For the projects that stayed, the Terra 2.0 Emergency Builder Allocation program will unlock a new round of tokens for 35 projects. On Sept. 17, Neptune Finance will receive the biggest amount of LUNA, almost $185,000 in value.
The last group of 15 projects for this program will receive the tokens on Dec. 17, Astroport will unlock the most with $1.25 million worth of LUNA and Leap Wallet receiving the smallest amount of this group with $235,000 worth of LUNA at the current market price.
As Terra was built from within the Cosmos network, this was a natural migration choice for some of the protocols. The IBC architecture enabled projects to stay within this ecosystem and easily relocate to a new blockchain.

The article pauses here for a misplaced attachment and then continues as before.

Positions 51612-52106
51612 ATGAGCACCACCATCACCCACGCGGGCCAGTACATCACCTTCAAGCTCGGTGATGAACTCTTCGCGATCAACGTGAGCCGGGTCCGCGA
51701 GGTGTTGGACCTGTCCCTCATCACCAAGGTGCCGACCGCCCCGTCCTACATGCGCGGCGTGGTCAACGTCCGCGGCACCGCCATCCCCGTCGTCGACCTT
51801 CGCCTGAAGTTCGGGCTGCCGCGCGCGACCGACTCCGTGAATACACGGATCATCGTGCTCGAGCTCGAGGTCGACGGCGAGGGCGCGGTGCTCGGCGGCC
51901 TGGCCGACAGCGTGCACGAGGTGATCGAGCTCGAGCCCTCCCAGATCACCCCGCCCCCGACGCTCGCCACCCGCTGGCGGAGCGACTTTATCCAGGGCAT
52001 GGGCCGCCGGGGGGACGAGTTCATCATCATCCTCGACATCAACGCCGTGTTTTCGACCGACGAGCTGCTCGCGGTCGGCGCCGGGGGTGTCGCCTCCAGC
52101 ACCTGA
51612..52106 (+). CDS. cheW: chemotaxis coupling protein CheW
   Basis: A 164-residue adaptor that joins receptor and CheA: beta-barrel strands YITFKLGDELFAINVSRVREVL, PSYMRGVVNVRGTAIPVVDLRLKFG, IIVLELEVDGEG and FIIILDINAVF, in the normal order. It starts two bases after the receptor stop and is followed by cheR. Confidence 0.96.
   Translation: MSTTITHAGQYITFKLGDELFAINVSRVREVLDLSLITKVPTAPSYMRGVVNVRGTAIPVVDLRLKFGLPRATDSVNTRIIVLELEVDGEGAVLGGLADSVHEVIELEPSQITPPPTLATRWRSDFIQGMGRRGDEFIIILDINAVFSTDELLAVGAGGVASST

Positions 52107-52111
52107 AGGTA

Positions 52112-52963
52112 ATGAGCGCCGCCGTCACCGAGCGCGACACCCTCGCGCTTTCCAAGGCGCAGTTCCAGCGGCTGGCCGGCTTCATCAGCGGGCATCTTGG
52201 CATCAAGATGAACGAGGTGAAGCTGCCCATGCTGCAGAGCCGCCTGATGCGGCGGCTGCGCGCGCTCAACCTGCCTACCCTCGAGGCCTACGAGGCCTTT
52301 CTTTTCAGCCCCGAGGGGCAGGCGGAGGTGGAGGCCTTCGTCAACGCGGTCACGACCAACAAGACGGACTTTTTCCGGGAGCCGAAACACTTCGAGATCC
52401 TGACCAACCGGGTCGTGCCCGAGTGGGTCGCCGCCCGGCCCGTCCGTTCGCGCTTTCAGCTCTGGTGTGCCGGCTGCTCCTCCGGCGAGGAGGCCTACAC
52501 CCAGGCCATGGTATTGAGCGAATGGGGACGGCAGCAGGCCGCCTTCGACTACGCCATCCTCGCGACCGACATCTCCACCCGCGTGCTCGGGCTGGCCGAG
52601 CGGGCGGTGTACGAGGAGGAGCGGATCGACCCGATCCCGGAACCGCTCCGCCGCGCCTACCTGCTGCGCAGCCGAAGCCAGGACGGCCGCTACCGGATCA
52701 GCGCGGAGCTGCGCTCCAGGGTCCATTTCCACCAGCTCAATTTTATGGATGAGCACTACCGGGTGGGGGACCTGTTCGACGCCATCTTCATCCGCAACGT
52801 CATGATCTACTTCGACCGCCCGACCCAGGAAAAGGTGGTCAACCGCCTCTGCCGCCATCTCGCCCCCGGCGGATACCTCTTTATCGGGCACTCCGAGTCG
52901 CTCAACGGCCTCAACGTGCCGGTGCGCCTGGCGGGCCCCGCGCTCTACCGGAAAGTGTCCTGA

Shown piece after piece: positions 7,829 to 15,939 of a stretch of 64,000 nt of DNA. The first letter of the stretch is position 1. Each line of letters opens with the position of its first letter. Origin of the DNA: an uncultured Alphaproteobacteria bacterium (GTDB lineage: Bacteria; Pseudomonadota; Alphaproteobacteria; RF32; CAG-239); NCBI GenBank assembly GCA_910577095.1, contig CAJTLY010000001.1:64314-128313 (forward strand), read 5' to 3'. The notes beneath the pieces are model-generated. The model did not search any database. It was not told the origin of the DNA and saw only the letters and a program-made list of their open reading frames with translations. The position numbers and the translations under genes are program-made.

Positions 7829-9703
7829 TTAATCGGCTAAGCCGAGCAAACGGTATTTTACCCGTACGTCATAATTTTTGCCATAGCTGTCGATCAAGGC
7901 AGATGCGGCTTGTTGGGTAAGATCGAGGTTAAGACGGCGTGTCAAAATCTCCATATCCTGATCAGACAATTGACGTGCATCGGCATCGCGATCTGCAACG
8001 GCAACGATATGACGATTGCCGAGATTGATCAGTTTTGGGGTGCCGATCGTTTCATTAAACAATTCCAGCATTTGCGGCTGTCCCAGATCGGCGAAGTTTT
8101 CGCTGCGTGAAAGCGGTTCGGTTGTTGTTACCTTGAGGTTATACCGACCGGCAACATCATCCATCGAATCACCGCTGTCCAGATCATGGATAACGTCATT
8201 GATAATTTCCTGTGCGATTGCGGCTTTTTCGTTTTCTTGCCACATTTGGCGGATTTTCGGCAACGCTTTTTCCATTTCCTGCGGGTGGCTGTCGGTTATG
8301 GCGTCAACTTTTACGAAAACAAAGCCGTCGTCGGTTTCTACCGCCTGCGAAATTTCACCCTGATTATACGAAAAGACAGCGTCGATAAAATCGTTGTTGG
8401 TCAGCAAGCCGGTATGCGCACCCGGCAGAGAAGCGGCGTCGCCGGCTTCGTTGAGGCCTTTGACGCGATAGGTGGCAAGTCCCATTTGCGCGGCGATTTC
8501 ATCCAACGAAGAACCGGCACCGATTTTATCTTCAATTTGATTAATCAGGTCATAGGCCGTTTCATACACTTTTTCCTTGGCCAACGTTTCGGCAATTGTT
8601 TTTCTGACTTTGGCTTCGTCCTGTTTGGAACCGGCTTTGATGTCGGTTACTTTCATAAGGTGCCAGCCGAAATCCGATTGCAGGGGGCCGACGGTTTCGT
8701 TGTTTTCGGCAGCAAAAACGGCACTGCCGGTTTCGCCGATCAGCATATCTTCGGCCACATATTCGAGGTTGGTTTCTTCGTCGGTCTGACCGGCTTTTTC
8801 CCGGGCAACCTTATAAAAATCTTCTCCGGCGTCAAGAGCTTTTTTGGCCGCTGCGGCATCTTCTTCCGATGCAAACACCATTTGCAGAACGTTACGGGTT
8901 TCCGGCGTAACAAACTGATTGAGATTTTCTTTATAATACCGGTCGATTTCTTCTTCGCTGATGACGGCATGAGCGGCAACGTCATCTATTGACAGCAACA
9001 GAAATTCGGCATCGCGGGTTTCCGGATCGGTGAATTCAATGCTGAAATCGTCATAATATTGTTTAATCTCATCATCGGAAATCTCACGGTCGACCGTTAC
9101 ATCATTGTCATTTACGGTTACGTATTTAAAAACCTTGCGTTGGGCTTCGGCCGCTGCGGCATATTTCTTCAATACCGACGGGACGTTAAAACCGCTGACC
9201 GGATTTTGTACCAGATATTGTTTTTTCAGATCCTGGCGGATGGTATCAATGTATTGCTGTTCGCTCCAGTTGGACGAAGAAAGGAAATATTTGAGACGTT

Not every project found the idea of remaining within Cosmos appealing as other blockchains started using developer grants to lure talent and new projects to their network.
With the Ethereum Merge right around the corner, Ethereum Virtual Machine (EVM)-compatible blockchains have been outperforming the rest.
Polygon, an Ethereum sidechain, managed to onboard more than 48 projects from the Terra ecosystem through Polygon’s multimillion-dollar Terra Developer Fund — an effective strategy in attracting the talent that was unexpectedly available when Terra collapsed in May.
BNB Chain, the EVM-compatible blockchain created by Binance, is also committed to providing investment and support to projects that are considering migrating from the Terra ecosystem from the BNB Chain Fund, which has $1 billion in investment and grants to distribute among those projects deploying within the BNB Chain ecosystem.